3. What three library blogs did you subscribe to? Please include a 1-3 sentence description of each one.

Sonoma County Library Teenspace Blog: Contains fairly regular posts surrounding new YA literature, book reviews, events, and other things relevant to teens in the Sonoma, CA community.

University Laboratory High School Library Blog: Another teen-centric blog for the library at University Laboratory High School in Illinois. The blog is maintained by the librarian, Francey, and posts surround school and library events and provide a unique look into life in this High School library.

Palos Verdes Library District Director’s Blog: The blog of Katherine Gould who is the director of the Palos Verdes Library District. It seems to be just a general blog of whatever she finds interesting. She addresses library issues, things that are relevant to the community, and also personal posts.

4. Based on the blogs you chose, what are some of the characteristics that you think make a library blog successful?

Since content appeals to differently to everyone, I think the main characteristics of a successful blog are more along the lines of visual appeal, formatting, and writing style. People in general are very visual, so if a blog is poorly laid out and looks boring or confusing people will probably be less likely to read it. Posts themselves should also be formatted properly. Posts should be broken up into easily digestible paragraphs or sections, since a wall of text can be incredibly overwhelming. Good formatting also seems to utilize numbered or bulleted lists, and include links and pictures where possible.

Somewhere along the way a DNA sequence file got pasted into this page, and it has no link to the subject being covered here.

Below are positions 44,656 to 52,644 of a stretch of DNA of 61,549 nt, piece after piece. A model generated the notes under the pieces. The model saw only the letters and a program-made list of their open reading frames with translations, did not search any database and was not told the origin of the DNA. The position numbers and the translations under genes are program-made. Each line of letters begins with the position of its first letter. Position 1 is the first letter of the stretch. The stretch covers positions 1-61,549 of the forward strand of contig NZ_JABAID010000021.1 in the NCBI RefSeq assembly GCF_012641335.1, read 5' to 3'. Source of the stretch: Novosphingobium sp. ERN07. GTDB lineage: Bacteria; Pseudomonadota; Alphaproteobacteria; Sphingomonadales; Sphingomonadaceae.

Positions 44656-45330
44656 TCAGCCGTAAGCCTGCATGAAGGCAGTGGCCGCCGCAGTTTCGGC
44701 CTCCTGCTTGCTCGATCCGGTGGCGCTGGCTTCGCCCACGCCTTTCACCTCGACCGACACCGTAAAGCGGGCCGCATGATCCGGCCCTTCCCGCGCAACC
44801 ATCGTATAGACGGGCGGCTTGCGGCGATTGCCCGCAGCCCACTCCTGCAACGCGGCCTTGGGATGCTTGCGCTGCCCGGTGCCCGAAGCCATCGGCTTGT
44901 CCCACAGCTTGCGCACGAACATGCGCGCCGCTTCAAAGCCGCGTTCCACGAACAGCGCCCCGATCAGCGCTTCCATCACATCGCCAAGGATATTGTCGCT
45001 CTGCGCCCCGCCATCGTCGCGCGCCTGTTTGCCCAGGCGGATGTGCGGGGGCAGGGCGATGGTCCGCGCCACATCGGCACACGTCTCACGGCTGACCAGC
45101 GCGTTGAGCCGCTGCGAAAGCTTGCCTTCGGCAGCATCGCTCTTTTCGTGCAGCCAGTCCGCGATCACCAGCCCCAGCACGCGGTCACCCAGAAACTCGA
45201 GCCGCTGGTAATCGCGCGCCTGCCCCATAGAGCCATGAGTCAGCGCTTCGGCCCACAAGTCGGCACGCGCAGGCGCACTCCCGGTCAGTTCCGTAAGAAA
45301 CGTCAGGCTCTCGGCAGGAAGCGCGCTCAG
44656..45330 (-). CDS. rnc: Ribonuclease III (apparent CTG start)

And lastly, the writing should be engaging, relevant and interesting. I consider blogs to be less formal and should appeal to the average person. Vernacular and colloquialisms are welcome, if not encouraged. A blog doesn’t necessarily have to follow a certain theme, as long as the author writes his/her posts in an entertaining and easy to read manner.

Exercise 1: Online Reputation and Marketing of Threadless.com

What are people saying about this organization online? What tools are they using to talk about the organization?

I chose to analyze the online effectiveness of the clothing retailer Threadless. Their unique concept involves designs submitted by customers and artists that are then voted on to be made into the t-shirts available for sale on the website. I felt like this company would be a pretty good example of internet branding and marketing since their target demographic is essentially young, hip, avid internet users who would find it important to feel a strong connection to the company and be repeat customers.

As a frequent customer of Threadless myself, I was already familiar with some aspects of their online marketing, such as their Facebook page, Twitter account and Flickr stream. I was also familiar with their weekly Ustream show “Tee Time with Bob and Kristen” which ran from about January through June 2011.